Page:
ROBINSON: All right, man, thank you.

VALENCIA: We went in to this neighborhood yesterday. We were in waist-deep water ourselves. We went with a man named Ryan Short, who had a cut on his leg, but he risked his own safety because he wanted to help out his little 2-year-old boy.

A lot of people are going through misery and being displaced.

And his child is one of them, having a lot of trouble connecting. So, Ryan said he wanted to go in there to go back in to get his child's favorite toy. We went in with a boat, and what we saw, you're looking at there, his house is ruined and he doesn't really know what to do.

A lot of people in this place don't either. This is not a flood zone, Brianna. This is not supposed to happen here. But what is the case, this is the Addicks Reservoir case and a lot of water has dammed up here.

You see this line? It seems as though the water is slowly starting to recede, but just not fast enough. That's why a lot of boats have come as far away as San Antonio, Austin, Texas, in some cases just right around the corner, people who have gone through their own misery risking it all to help out those who have been through worse -- Brianna.

KEILAR: Nick Valencia in Houston with that report, thank you.

The president is returning to Texas tomorrow as locals take stock of what they have lost. What the president is expected to see and how he's planning to help, we will have that up next.



KEILAR: Welcome back. As the White House prepares to ask Congress for almost $6 billion in Harvey recovery funds, the president is prepping for a return trip to the devastated Gulf Coast.

CNN's Boris Sanchez joining me now live from the White House.

So, Boris, tell us about the president's plans for tomorrow.


As you said, this will be the second time the president heads to Texas after that destructive storm last weekend. And it's a second chance really for the president to change the tone from his first visit.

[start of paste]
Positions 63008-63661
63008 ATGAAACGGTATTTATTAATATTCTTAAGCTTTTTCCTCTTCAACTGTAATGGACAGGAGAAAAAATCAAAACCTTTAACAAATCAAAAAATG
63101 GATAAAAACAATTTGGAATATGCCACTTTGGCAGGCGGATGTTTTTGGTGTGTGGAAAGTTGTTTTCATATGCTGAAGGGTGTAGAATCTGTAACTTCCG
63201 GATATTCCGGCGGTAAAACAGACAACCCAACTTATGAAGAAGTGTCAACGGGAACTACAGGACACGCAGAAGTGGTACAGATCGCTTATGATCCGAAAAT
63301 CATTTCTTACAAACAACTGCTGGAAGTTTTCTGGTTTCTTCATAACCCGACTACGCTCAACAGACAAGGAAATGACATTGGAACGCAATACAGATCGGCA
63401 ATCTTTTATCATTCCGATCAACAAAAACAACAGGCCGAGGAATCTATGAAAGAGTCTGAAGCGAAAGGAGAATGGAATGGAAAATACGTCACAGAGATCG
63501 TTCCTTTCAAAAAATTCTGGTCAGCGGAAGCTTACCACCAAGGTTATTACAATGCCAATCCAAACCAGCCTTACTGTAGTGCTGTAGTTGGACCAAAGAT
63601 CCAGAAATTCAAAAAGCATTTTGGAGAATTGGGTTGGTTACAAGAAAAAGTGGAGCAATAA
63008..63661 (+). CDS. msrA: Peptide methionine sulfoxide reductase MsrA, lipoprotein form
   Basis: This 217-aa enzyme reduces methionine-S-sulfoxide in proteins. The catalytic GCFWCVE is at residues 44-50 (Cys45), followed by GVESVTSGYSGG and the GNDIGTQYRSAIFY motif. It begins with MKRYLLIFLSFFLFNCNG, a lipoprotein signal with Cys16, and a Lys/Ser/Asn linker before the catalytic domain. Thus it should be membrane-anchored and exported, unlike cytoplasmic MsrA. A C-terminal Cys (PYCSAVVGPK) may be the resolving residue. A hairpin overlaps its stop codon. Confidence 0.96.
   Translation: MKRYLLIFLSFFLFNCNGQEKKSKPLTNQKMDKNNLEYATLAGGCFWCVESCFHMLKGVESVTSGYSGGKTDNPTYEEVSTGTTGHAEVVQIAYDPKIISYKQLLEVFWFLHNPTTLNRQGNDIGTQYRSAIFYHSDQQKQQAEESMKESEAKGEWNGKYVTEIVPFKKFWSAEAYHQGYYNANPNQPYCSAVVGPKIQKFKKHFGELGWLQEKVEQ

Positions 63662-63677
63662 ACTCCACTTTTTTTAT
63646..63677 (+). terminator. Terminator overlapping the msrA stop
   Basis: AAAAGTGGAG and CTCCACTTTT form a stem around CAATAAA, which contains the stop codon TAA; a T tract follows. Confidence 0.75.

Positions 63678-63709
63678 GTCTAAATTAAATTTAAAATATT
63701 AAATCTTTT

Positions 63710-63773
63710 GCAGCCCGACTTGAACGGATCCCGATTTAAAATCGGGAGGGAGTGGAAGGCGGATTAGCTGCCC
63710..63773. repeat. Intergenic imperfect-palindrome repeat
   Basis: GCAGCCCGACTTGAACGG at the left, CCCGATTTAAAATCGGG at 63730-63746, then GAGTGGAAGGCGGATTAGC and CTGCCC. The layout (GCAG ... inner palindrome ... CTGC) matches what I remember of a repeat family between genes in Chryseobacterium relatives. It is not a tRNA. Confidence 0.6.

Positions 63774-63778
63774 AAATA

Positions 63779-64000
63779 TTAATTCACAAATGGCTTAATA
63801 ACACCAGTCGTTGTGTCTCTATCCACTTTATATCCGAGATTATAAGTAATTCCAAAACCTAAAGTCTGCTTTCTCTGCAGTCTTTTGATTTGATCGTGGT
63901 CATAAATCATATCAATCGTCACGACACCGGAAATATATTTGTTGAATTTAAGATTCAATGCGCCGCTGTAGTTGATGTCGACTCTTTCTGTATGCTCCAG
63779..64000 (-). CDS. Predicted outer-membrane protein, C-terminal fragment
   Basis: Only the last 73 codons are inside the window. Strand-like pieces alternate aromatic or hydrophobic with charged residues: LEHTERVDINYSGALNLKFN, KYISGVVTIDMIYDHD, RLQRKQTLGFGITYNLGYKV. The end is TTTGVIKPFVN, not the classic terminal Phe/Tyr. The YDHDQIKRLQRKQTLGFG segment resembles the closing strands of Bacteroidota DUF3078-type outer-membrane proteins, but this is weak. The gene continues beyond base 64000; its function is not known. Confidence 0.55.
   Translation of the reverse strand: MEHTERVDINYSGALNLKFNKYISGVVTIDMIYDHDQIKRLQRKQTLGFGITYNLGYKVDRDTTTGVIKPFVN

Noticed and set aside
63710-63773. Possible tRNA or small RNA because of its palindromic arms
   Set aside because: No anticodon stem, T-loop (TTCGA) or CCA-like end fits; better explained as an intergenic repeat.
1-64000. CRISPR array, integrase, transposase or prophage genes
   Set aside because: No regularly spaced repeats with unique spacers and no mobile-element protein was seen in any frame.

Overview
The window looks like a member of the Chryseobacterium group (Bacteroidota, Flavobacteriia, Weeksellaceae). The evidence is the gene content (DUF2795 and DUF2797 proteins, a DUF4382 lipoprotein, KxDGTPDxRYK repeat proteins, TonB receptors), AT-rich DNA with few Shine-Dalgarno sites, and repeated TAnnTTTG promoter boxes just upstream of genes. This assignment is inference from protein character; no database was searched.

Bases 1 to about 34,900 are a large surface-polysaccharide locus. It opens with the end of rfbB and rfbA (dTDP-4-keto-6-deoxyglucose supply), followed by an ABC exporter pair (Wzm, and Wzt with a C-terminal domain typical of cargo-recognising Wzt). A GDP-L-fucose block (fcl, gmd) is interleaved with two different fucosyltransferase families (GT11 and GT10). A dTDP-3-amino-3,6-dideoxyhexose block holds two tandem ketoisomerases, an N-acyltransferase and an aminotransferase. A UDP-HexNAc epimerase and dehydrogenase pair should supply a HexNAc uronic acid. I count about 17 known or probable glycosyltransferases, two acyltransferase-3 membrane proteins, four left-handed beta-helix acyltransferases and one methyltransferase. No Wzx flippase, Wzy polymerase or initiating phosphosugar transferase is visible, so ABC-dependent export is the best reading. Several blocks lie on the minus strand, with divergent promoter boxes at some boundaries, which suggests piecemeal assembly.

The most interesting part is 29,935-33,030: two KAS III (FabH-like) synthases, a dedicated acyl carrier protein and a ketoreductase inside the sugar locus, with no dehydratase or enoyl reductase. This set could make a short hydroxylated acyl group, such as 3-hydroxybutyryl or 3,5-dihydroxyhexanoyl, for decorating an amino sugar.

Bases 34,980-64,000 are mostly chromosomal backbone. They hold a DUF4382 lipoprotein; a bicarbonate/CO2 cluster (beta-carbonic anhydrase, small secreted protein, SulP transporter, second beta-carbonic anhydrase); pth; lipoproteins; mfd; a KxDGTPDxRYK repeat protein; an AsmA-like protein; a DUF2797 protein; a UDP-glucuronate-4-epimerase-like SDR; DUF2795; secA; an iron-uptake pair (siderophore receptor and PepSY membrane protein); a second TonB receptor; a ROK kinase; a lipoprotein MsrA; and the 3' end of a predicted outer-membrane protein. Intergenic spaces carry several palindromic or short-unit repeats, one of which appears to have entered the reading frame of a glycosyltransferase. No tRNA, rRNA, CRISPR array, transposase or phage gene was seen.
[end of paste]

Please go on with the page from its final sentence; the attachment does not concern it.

You will remember that he was criticized for the tone of that first visit. Some GOP officials, even officials here at the White House privately telling CNN that he needed to do more to connect with survivors. He needed that optic. It is the right thing to do, is what one person here at the White House told my colleague Jim Acosta.

The president will get the chance to do that over the weekend, visiting Houston and Lake Charles, Louisiana, tomorrow to see damage firsthand and hear from survivors himself. The president also today declared a national day of prayer for Sunday alongside some faith leaders in the Oval Office.

Here's more of what he said.


DONALD TRUMP, PRESIDENT OF THE UNITED STATES: When one American suffers, and I say this quite a bit and especially lately when you see what's going on, we all suffer.

We're one American family brought together in times of tragedy by the unbreakable bonds of love and loyalty that we have for one another.

(END VIDEO CLIP) SANCHEZ: And we also heard from Press Secretary Sarah Huckabee Sanders just a few moments ago saying that the White House is finalizing this request to Congress for, as you said, Brianna, $5.9 billion in relief aid.

Much of that money, about $5.5 billion going to FEMA, which, as you might imagine, is rapidly burning through funds trying to help people. This will likely be the first wave in a series of efforts to try to bring relief to an area that desperately needs it, Brianna.

KEILAR: It sure does. Boris Sanchez at the White House, thank you, sir. There are more possible changes on the White House staff. Stay tuned

for our breaking news.

And coming up, powerful Hurricane Irma is crossing the Atlantic as we speak. Will it make landfall in the U.S.? We will have the latest on that ahead.


[16:18:18] BRIANNA KEILAR, CNN HOST: Breaking right now on THE LEAD, we are finding out about plans for another major White House departure, a man who has been with the president for quite a long time, first as his muscle and then as his director of oval office operations. He was the man who delivered the letter that was James Comey's pink slip.